“What I try to do with every decision that’s made is balance the present and the future,” Dipoto said. “Right now on the win curve, a win in 2018 is significant for us. We feel like we’re a contending team.

“Frankly, a win in 2018 is more important to us than 2021. I know a win is a win, but we have to balance those. It could change. We might not play well in a three-week stretch, but right now we’re on pace to win 96-97 games and certainly we’d like to maintain that.”

Most of the rumor chasers around baseball peg the Mariners to go after a starting pitcher, even though their rotation has pitched better than most outside the organization expected this year with James Paxton establishing himself as an ace, Marco Gonzales’ emergence and Wade LeBlanc coming out of, well, nowhere.

Mike Leake has turned a corner the past month, and while Felix Hernandez has been their most struggling starter, he had looked much better in three of his previous four outings.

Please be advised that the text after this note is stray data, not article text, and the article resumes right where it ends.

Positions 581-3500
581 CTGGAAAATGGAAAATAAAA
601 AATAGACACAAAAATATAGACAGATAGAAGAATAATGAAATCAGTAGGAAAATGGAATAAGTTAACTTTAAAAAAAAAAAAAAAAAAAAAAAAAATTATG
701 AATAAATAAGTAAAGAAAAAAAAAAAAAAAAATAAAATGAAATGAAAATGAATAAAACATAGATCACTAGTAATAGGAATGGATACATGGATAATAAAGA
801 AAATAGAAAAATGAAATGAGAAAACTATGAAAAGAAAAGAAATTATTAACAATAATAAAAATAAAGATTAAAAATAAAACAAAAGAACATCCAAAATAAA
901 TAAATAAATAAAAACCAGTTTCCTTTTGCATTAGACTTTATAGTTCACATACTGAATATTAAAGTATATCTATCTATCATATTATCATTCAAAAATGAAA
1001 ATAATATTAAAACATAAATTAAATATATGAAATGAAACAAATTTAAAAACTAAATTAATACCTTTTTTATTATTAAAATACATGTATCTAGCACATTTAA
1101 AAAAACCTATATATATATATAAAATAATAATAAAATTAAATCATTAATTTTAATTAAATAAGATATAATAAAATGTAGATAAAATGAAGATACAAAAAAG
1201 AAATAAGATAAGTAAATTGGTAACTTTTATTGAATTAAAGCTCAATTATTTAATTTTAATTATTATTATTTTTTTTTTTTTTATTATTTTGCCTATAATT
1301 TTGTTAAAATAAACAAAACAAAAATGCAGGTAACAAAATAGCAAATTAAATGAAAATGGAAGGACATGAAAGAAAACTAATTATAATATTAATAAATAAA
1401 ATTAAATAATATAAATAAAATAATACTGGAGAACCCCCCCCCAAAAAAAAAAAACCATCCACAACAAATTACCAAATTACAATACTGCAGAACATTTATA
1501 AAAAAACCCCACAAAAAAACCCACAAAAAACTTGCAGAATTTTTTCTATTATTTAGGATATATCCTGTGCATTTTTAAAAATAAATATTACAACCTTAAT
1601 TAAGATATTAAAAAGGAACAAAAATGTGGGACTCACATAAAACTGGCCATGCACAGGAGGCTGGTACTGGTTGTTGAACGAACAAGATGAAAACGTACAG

But Gonzales is on pace for a career-high workload, and the Mariners have to decide whether LeBlanc is for real or if this run he’s had since entering the Mariners’ rotation in May is a career outlier.

To the trade whispers:

The Mariners have been linked to Toronto Blue Jays 35-year-old right-hander J.A. Happ, who has pitched much better the past three seasons than the 4.64 earned-run average he had in 20 starts with the Mariners in 2015.

MLB.com’s Jon Morosi tied the Mariners to local product, 27-year-old Matthew Boyd, who is the Tigers’ left hander from Sammamish’s Eastside Catholic. Morosi reported that the Mariners almost acquired him two years ago in talks that centered around outfielder J.D. Martinez, but the Mariners instead traded right-hander Taijuan Walker in a deal with the Arizona Diamondbacks that brought Mitch Haniger and Jean Segura.

The Mariners aren’t shy about dealing with the Tampa Bay Rays, and maybe they’d dip into that well again to go after right-hander Chris Archer. Marlins righty Dan Straily, Rangers lefty Cole Hamels, Diamondbacks lefty Patrick Corbin and Tigers lefty Francisco Liriano are among other starters rumored to be on the market, though not necessarily linked to the Mariners.

That’s if the Mariners are even considering a starter.